I began ideating and sketching some features and redesigns that I wanted to test with some prototypes. My first designs:

  • focused heavily on user profiles and how that data could help with future purchases.
  • I had designed the log in and sign up buttons to prompt the user directly to his or her profile.
Flow chart and lo-fi sketches.
  • I then added features for sharing reviews and feedback to make validating a purchase more user friendly.
  • By redesigning the cluttered landing page, I was able to focus more weight on directing the user to new and top rated products.
  • The newly redesigned home page also offered a more recognizable navigation bar to locate specific items and learn more information about the website and its offerings.
  • I also added a “share to your social media” feature to allow users to brag about their purchases or get some feedback from friends and family before purchasing.


I revisited my user personas and walked each individual through my user flow to see if their needs were met.

user flow showing the process of landing on the home page to finding a product and checking out.

There were many opportunities and areas to improve this website, but with the constraints and guidelines, I focused specifically on my design direction tasking me to make the website more personable and therefore easier to checkout. The main feature I decided to task my user testers was whether or not the profile feature would increase value driven content by helping the user find what they want with suggestions as well as establish a relationship by remembering their information to help the purchasing process be less time consuming.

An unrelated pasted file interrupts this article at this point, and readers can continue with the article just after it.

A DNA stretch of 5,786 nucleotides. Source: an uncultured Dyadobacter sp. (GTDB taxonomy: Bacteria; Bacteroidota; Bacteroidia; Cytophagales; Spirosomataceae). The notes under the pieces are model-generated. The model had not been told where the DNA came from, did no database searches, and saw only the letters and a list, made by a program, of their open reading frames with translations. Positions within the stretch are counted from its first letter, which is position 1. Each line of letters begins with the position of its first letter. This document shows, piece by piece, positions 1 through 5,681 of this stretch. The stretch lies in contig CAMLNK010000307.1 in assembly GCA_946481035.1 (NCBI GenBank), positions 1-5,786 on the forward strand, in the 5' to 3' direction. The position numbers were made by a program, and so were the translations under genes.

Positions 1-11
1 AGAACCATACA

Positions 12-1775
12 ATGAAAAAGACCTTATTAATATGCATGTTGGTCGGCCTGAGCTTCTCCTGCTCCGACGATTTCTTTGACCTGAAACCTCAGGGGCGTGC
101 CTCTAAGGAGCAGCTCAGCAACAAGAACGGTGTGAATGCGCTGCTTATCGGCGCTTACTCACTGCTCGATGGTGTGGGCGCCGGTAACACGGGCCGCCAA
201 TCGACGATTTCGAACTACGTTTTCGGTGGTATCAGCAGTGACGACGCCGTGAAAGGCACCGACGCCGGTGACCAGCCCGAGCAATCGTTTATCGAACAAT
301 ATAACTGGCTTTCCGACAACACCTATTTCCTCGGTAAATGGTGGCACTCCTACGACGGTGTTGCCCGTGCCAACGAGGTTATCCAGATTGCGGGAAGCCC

After finishing my first prototype, it was time to conduct some usability testing to validate whether or not my added features and redesign were on par with my design directions.

Unfortunately, I ran into many problems with the user tests. A majority of my testers were confused and annoyed by having to fill out their profiles and input information for the system to learn and be proactive. I had created this profile feature to decrease any time spent when returning to purchase items. If the system remembers the user and their information, there will be less friction with having to input their payment method or shipping address.

After testing, I focused my attention to redesigning the profile feature. I decided to have the user sign in with their preferred social media account so that the website can auto-populate their information without the user having to do it manually.

Final Product:

The final product uses:

  • signing in with social media to establish a relationship and ensure a more speedy and easy checkout by storing/remembering user payment, shipping, and purchase history.
  • easy to read and submit reviews to provide social proof as to what others think about an item.
  • Social sharing feature to validate within one’s social communities.
  • a global “chat” feature to provide assistance and expertise throughout the entire website.
wire frames for final product.

What did I learn?

Conducting UX design and research is a challenge in itself. I learned how difficult it is to re design something without putting yourself or your preferences first.

I would like to set up another user test and task the user to sign up through their social media accounts. I would like to gain some better insight as to what value they see, if any, by signing in that way.